“What Have I Done”?

That was my first thought after I had written out the check to Tammy Gustin at Sips n Sews studio to purchase one of their industrial sewing machines, and had time to reflect on it.

Industrial sewing machines are not portable. They are bulky and difficult to transport; you may need to call a tech on-site if you can’t repair or adjust it yourself. They need to be oiled everywhere, and I mean everywhere (more on that in a bit). They are designed for practicality, not convenience; many adjustments on an industrial require screwdrivers and setscrews rather than dials. In short, they are higher maintenance than a domestic machine and a higher commitment to own.

I really had no need for an industrial sewing machine at home when I had access to the studio. But with the demise of the studio, I could definitely see situations ahead where I would want to have one at home. And I also wanted a piece of the studio as a remembrance.

Moving the machine

The first problem was how to transport it from the studio to my home. I set up an appointment on Lugg. Early the next afternoon a large pickup truck showed up at the studio, along with Kyle and Julio, my Luggers for the job.

Industrial sewing machines operate at very high speeds, so all parts must be constantly lubricated to prevent heat and wear due to friction. Many industrial machines have an oil bath beneath the machine, mine is one of them. The oil must be emptied before the machine can be transported, to avoid spilling it all over the place.

Flip back the machine head and you will find a large pan filled with about a liter of machine oil.

I brought a funnel and a container to the studio; Tammy scooped the oil from the pan with a teacup and we funneled it into the container for me to refill the machine at home.

The machine must be transported standing up, so Kyle and Julio set it in the truck bed and locked it down with straps. They did a great job moving it into my garage.

The integrated sewing table has a built-in worklamp. The first thing I discovered is the light didn’t work; the switch was broken. More on this in a bit.

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A New Beginning

It has been a while, hasn’t it? Quite a lot has happened in my life since the last blog post. My readers are completely forgiven for thinking I have vanished off the face of the Earth.

An Update on Me

For one, I finished my classes in the Fashion Department at City College of San Francisco. I earned two certificates of completion, one in Garment Construction and the other in Patternmaking. I have earned most of the credits necessary to complete a third certificate, Advanced Garment Construction, lacking only a class in Couture Sewing Techniques to qualify.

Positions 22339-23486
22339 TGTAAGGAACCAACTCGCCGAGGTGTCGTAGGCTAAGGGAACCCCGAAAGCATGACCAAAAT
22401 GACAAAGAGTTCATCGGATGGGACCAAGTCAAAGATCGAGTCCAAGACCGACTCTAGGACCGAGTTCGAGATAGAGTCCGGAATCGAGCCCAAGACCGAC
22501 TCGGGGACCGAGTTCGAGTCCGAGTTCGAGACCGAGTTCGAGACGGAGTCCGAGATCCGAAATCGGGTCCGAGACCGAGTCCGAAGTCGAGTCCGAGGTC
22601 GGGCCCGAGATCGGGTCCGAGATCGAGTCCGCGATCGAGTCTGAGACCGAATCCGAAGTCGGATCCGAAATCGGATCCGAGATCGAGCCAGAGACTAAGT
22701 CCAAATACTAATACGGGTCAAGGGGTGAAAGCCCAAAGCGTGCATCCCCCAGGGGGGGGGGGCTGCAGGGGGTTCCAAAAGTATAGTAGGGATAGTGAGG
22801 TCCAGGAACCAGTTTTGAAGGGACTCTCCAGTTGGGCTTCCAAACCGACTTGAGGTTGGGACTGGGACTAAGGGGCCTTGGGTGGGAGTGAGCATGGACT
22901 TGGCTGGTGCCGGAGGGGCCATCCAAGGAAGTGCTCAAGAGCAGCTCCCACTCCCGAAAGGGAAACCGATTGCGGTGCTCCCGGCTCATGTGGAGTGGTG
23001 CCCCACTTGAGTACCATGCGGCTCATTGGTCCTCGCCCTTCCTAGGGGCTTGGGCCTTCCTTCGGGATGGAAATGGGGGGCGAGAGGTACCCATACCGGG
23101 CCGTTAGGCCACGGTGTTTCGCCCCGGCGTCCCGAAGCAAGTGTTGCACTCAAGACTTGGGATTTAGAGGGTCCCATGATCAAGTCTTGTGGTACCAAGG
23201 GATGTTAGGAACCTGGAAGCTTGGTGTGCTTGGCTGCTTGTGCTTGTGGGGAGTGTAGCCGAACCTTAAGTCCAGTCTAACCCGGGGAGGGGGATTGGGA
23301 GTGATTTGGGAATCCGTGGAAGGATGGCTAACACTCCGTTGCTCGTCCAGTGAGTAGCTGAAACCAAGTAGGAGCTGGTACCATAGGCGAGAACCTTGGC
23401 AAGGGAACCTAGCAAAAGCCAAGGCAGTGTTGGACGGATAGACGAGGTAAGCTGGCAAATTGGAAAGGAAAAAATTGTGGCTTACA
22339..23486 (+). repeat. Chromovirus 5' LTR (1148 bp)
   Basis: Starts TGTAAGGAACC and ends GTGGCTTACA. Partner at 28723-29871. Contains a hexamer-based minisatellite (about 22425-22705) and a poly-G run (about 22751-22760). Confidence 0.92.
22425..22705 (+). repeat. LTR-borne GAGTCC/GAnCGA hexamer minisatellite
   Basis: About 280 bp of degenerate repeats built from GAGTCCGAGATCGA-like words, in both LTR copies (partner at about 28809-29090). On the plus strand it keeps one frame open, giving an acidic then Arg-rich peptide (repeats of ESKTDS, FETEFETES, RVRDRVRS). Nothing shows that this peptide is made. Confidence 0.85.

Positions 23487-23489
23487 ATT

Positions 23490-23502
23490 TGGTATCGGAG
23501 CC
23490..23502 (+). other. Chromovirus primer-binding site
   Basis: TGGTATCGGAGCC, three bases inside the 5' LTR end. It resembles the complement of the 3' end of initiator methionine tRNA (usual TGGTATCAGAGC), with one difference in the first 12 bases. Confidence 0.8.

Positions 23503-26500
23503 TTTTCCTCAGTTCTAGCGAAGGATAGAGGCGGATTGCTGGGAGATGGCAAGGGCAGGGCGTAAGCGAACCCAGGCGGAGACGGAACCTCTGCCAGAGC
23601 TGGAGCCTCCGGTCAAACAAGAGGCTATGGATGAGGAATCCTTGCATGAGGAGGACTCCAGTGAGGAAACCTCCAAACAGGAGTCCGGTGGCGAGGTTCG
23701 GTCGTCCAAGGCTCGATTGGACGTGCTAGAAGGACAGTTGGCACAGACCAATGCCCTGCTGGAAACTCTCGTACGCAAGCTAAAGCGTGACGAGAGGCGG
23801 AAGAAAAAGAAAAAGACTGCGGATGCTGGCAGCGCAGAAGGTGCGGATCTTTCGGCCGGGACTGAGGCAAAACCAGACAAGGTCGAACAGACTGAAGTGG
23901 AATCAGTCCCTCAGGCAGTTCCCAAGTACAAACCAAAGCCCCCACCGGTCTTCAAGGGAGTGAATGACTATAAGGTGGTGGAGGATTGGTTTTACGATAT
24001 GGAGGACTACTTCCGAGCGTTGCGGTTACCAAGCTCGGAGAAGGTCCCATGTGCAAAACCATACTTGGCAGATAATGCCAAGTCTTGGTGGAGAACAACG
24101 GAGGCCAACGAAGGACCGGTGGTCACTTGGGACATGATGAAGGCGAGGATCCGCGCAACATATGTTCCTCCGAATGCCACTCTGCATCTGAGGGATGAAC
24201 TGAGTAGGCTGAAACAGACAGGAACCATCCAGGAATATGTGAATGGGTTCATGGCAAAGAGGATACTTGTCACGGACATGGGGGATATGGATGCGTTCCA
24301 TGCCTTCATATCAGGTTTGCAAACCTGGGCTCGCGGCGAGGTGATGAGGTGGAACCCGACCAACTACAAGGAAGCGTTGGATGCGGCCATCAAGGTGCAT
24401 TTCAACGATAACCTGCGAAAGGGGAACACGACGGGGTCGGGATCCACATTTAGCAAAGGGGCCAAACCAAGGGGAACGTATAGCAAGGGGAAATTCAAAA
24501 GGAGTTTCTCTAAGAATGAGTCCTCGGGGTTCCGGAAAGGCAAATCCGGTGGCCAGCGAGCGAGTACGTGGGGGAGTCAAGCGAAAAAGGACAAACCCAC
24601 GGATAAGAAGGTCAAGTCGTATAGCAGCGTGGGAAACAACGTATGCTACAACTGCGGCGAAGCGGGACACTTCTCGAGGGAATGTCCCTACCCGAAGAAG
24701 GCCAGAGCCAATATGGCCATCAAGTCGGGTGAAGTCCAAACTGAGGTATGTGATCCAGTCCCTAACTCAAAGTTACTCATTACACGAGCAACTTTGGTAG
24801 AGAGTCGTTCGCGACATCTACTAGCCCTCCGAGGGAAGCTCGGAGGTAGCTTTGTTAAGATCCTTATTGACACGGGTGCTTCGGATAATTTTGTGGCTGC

The culmination of two and a half years of work.

But, I’m getting ahead of myself.

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The Fashion Show (The Colorblocked Jacket, Part 3)

Sorry to keep you waiting on my fashion show debut!  Between class projects and getting my teaching venture off the ground, I’ve let the blog fall by the wayside.  It occurs to me I owe all of you a recap on how the fashion show went.

Here’s the completed outfit walking the runway at the City College of San Francisco Fashion Show, “Odyssey.”  The model is Damon Mahoney; besides his work as a fashion model, he is a fashion entrepreneur who makes an exquisite line of hand-painted scarves and accessories.  You can see his creations at his website.  He was fantastic to work with and he really sold the outfit on the runway.  I was so fortunate to have him model my outfit.

Runway photo credits: James Mace

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The Colorblocked Jacket, Part 1

My course in Apparel Construction at City College of San Francisco this spring encompasses three major projects:

  • A sleeveless sheath dress
  • A pant or pencil skirt
  • A machine-tailored jacket, made with fusible interfacings

So here I’m beginning a new blog series on the first project for the class, the sleeveless sheath dress.   Careful readers will note that project isn’t the same as the title of this article, so some explanation is in order. Continue reading